Although it appears that this is an issue of first impression, a similar argument has been made with respect to the GBI requirement that a testing officer observe a suspect for 20 minutes prior to administering a breath test.9 Rather than requiring exact compliance with GBI rules, we have upheld the admission of test results when the State has shown substantial compliance with the rules.10 Any deviation from such rule goes to the weight of the evidence, rather than its admissibility.11
Here, the State proved substantial compliance with the requirement that the Intoxilyzer 5000 undergo periodic testing.12 The machine used on Jarriel had been tested on October 6, 2000, and on March 26, 2001. According to the inspection certificates, the machine functioned properly on both occasions. And Cromer, who is certified to administer breath tests, testified that the Intoxilyzer 5000 was functioning properly when he performed the test on Jarriel. Under these circumstances, we find no error in the trial court's denial of Jarriel's motion to suppress.
1. See Vanorsdall v. State, 241 Ga.App. 871(1), 528 S.E.2d 312 (2000).
2. 443 U.S. 307, 99 S.Ct. 2781, 61 L.Ed.2d 560 (1979). See Vanorsdall, supra.
3. See OCGA § 40-6-391(a)(5), which provides that “[a] person shall not drive or be in actual physical control of any moving vehicle while ․ [t]he person's alcohol concentration is 0.08 grams or more at any time within three hours after such driving or being in actual physical control from alcohol consumed before such driving or being in actual physical control ended.”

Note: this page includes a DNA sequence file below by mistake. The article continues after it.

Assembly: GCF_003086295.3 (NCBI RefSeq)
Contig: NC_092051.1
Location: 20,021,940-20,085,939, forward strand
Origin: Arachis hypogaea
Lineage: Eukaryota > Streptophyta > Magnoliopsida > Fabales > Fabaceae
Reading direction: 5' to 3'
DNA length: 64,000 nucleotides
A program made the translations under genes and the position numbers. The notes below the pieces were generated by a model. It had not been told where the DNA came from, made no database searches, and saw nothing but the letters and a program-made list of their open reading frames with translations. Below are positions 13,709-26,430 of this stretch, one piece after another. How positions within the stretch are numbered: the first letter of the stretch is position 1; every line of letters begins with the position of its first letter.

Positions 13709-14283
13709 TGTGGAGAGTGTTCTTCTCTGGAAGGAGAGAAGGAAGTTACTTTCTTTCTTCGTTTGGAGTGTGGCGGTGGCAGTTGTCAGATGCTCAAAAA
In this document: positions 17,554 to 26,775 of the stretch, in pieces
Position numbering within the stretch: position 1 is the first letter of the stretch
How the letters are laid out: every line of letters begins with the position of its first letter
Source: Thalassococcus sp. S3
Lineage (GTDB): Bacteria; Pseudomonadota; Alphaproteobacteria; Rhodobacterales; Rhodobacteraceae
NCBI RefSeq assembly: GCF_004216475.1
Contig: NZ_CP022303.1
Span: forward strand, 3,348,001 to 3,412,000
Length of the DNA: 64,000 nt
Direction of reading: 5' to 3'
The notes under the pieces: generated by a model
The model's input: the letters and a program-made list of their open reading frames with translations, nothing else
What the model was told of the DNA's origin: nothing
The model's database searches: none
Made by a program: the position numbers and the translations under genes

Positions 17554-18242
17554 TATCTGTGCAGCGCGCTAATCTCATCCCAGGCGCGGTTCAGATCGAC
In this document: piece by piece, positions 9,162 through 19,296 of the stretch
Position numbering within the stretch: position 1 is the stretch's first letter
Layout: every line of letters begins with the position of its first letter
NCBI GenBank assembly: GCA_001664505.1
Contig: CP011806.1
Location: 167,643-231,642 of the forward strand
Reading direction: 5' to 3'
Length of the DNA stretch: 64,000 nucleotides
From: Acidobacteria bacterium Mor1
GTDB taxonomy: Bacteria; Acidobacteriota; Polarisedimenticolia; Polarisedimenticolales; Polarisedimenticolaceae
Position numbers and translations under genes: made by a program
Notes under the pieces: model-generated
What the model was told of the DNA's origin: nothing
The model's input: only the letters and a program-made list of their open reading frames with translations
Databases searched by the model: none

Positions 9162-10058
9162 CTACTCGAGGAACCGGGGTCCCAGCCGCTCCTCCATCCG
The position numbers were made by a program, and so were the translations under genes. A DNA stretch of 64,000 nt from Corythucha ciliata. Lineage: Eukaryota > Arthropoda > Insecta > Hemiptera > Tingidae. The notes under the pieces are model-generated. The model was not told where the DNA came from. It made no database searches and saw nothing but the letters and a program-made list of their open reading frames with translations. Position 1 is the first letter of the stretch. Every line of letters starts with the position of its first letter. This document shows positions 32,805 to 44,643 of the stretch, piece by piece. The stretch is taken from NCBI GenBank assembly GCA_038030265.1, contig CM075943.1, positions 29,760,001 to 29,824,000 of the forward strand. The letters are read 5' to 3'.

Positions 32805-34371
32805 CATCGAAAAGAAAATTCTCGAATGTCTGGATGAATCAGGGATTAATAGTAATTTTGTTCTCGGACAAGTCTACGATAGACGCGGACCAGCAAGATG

4. In Jarriel's brief, he contends that the State must prove his blood alcohol concentration was 0.10 or greater. In 2001, however, OCGA § 40-6-391(a)(5) was amended to reduce the legal limit to 0.08.
5. See Deering v. State, 244 Ga.App. 30, 31(1), 535 S.E.2d 4 (2000).
6. See Pecina v. State, 274 Ga. 416, 419(2), 554 S.E.2d 167 (2001).
7. See id.; Johnson v. State, 194 Ga.App. 501-502(1), 391 S.E.2d 132 (1990). See also Schoolfield v. State, 251 Ga.App. 52, 54(1), 554 S.E.2d 181 (2001) (“[i]t is well settled that being found slumped over the steering wheel with the engine running constitutes” circumstantial evidence of driving under the influence).
8. See Klink v. State, 272 Ga. 605, 607(2), 533 S.E.2d 92 (2000) (questioning whether requirement for 20-minute wait before testing constitutes an approved method).
9. See Brunson v. State, 248 Ga.App. 402, 403(1), 544 S.E.2d 217 (2001); Berkow v. State, 243 Ga.App. 698, 699-701, 534 S.E.2d 433 (2000) (physical precedent only).
10. See id. at 701, 534 S.E.2d 433; Brunson, supra at 404, 544 S.E.2d 217.
11. Berkow, supra at 701, 534 S.E.2d 433.
12. See OCGA § 40-6-392(a)(1)(A).
POPE, P.J., and BARNES, J., concur.